Frequent Binge-Watching Could Be a Warning Sign of Depression

Binge-watching a TV series and the allure of “just one more episode” are things most of us can relate to. But researchers from the University of Texas at Austin think that this persistent behavior could be a warning sign for depression.

Netflix is a wasted day waiting to happen. The running joke is that the service gives you 10 seconds in between TV episodes to decide if you're going to do anything productive with your day. Ah yes, binge-watching and the allure of “just one more episode” are things most of us can relate to. But researchers Yoon Hi Sung, Eun Yeon Kang and Wei-Na Lee from the University of Texas at Austin think that this persistent behavior could be a warning sign of depression.

The researchers conducted a survey on 316 participants, ages 18 to 29 years, asking about their TV-watching habits and how often they felt lonely or depressed. Their results revealed that participants who confessed to binge-watching often were more likely to feel lonely and depressed. The researchers suggest that among these people there might be a deficiency in their ability to self-regulate, opting for clicking that “Next” button that will take them away from negative feelings.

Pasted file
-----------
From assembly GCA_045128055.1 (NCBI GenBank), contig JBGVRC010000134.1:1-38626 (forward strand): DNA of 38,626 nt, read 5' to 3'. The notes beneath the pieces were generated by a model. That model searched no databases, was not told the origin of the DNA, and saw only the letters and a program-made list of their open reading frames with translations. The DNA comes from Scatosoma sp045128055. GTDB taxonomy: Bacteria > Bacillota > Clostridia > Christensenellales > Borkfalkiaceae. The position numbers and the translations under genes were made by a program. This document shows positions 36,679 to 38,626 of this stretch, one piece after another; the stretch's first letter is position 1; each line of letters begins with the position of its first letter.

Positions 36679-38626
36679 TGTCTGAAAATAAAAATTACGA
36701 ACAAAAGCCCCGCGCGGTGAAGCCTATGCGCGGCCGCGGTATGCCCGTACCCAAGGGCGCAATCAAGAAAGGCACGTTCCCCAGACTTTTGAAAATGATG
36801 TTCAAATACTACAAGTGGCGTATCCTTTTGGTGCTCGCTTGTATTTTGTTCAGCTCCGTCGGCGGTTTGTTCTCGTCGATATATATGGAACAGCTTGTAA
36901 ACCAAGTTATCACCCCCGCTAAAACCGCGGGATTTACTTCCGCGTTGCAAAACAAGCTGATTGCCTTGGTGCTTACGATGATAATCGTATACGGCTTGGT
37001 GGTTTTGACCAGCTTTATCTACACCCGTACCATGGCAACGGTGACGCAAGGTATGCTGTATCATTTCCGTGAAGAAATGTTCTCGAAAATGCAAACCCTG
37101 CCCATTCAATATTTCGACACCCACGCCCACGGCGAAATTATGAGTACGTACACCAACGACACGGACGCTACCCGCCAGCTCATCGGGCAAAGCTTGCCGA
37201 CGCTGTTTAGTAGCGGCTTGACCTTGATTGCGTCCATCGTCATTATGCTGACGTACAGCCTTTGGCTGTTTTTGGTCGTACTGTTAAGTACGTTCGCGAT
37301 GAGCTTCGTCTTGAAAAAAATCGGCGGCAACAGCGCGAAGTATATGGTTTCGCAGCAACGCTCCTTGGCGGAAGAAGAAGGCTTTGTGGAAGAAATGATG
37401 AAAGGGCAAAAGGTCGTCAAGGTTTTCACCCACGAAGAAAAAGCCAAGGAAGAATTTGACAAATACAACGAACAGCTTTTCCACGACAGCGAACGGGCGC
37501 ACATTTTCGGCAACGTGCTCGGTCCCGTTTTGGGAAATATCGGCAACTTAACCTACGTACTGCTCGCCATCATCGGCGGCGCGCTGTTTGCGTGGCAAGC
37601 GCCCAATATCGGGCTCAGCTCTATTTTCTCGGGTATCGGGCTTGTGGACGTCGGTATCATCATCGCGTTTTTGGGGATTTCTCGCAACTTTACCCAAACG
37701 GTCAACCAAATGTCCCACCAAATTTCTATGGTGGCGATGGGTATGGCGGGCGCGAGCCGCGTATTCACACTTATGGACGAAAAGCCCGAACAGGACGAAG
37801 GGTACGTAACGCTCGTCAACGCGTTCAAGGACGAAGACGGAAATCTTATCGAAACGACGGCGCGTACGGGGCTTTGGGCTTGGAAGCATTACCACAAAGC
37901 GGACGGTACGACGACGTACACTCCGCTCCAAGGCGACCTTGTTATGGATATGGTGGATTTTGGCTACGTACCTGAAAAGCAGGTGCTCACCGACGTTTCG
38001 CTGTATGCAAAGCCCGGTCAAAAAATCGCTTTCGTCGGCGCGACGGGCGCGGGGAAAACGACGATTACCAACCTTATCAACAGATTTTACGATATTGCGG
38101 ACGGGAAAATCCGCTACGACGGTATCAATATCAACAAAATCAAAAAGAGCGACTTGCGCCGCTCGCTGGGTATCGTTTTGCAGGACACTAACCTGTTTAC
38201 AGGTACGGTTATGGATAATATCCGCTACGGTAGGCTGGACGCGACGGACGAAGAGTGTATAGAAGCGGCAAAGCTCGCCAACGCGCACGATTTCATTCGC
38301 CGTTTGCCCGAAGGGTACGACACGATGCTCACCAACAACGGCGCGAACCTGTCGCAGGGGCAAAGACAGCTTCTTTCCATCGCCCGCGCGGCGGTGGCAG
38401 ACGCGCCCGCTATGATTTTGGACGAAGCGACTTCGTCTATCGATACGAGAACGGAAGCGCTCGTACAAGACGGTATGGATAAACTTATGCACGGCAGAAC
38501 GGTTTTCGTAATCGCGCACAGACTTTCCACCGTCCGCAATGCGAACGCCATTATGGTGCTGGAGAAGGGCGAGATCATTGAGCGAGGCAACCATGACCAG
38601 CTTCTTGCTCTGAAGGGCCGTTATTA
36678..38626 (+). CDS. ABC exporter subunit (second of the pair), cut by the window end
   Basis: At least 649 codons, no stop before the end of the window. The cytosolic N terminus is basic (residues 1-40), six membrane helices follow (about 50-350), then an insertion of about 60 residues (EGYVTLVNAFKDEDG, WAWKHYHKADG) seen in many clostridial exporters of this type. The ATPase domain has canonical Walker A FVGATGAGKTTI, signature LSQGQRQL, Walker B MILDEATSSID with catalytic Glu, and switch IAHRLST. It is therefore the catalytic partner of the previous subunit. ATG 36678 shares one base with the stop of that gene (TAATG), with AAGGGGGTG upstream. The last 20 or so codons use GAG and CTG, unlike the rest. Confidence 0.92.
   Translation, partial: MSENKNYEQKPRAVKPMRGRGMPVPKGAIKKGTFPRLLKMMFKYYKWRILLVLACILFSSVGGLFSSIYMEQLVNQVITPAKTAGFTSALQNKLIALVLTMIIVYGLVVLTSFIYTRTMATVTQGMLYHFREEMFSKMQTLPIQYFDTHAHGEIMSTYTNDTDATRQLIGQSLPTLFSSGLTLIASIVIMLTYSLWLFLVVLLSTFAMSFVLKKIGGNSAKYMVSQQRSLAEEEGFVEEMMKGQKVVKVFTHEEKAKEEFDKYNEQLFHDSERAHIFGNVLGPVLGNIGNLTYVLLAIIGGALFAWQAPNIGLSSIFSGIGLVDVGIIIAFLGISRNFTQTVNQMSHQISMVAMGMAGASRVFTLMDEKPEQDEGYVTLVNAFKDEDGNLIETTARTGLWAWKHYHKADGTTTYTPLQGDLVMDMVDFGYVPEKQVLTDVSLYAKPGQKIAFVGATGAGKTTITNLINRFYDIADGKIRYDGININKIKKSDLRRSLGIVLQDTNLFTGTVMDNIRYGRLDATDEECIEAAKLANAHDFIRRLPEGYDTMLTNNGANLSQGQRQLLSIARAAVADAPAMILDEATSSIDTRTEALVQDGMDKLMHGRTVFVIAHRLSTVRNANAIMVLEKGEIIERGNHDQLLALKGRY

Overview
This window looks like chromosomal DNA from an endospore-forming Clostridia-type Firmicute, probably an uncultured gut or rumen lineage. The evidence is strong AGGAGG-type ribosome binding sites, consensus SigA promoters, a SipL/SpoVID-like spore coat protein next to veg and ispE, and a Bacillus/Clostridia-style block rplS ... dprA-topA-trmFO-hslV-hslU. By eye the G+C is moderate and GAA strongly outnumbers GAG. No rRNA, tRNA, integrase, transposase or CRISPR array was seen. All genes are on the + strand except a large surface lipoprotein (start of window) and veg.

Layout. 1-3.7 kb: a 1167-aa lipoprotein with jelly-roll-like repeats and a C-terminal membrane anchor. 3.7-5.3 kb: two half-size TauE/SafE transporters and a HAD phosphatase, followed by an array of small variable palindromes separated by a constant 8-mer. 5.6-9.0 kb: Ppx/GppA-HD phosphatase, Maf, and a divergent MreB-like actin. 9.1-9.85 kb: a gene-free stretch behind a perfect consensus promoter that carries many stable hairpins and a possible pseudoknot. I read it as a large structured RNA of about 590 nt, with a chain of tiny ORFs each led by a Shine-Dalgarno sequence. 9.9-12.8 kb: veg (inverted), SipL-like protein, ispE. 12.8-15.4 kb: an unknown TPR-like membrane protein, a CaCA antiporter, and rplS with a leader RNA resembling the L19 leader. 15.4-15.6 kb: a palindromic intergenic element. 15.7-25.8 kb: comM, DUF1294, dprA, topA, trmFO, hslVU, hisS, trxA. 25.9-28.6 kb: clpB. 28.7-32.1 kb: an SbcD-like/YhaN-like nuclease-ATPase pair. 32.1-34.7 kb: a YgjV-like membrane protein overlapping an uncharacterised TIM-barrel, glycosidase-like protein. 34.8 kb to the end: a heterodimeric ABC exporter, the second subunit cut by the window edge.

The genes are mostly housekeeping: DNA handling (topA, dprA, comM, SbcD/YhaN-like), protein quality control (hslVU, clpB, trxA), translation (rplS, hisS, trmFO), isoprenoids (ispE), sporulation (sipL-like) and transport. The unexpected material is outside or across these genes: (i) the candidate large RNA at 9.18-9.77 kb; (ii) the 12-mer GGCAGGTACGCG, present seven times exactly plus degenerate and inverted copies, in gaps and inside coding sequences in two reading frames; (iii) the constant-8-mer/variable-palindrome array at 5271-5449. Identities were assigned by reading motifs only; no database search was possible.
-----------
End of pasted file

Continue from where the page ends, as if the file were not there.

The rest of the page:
With the rise of seemingly unlimited movies and TV shows at our fingertips, binge-watching is a relatively new pastime. One that people joke is a harmless addiction. However, the researcher Sung cautions against this thought, saying in a press release:

"When binge-watching becomes rampant, viewers may start to neglect their work and their relationships with others. Even though people know they should not, they have difficulty resisting the desire to watch episodes continuously. Our research is a step toward exploring binge-watching as an important media and social phenomenon."

This study doesn't necessarily mean you should forgo plans to binge-watch the latest season of House of Cards; just make sure these plans aren't happening on a regular basis.

Read more at Eurekalert!

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